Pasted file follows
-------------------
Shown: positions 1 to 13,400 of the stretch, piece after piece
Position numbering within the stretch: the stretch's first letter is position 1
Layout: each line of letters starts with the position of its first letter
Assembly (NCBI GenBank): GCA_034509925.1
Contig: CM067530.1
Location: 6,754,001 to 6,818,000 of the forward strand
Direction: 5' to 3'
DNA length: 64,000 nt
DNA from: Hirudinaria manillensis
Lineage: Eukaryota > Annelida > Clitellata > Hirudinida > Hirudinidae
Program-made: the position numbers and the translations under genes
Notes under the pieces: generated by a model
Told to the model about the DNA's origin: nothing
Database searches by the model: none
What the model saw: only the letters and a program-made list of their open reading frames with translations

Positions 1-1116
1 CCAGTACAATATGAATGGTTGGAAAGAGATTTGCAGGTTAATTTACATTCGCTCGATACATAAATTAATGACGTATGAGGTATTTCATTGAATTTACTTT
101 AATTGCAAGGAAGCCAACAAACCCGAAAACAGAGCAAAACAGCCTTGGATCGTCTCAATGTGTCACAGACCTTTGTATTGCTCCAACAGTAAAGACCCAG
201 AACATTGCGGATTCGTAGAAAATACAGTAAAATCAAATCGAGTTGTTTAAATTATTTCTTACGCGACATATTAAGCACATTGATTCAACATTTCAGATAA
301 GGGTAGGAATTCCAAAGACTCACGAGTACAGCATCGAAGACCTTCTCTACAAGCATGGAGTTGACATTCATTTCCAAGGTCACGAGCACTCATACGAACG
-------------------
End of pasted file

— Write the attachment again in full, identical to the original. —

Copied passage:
Shown: positions 1 to 13,400 of the stretch, piece after piece
Position numbering within the stretch: the stretch's first letter is position 1
Layout: each line of letters starts with the position of its first letter
Assembly (NCBI GenBank): GCA_034509925.1
Contig: CM067530.1
Location: 6,754,001 to 6,818,000 of the forward strand
Direction: 5' to 3'
DNA length: 64,000 nt
DNA from: Hirudinaria manillensis
Lineage: Eukaryota > Annelida > Clitellata > Hirudinida > Hirudinidae
Program-made: the position numbers and the translations under genes
Notes under the pieces: generated by a model
Told to the model about the DNA's origin: nothing
Database searches by the model: none
What the model saw: only the letters and a program-made list of their open reading frames with translations

Positions 1-1116
1 CCAGTACAATATGAATGGTTGGAAAGAGATTTGCAGGTTAATTTACATTCGCTCGATACATAAATTAATGACGTATGAGGTATTTCATTGAATTTACTTT
101 AATTGCAAGGAAGCCAACAAACCCGAAAACAGAGCAAAACAGCCTTGGATCGTCTCAATGTGTCACAGACCTTTGTATTGCTCCAACAGTAAAGACCCAG
201 AACATTGCGGATTCGTAGAAAATACAGTAAAATCAAATCGAGTTGTTTAAATTATTTCTTACGCGACATATTAAGCACATTGATTCAACATTTCAGATAA
301 GGGTAGGAATTCCAAAGACTCACGAGTACAGCATCGAAGACCTTCTCTACAAGCATGGAGTTGACATTCATTTCCAAGGTCACGAGCACTCATACGAACG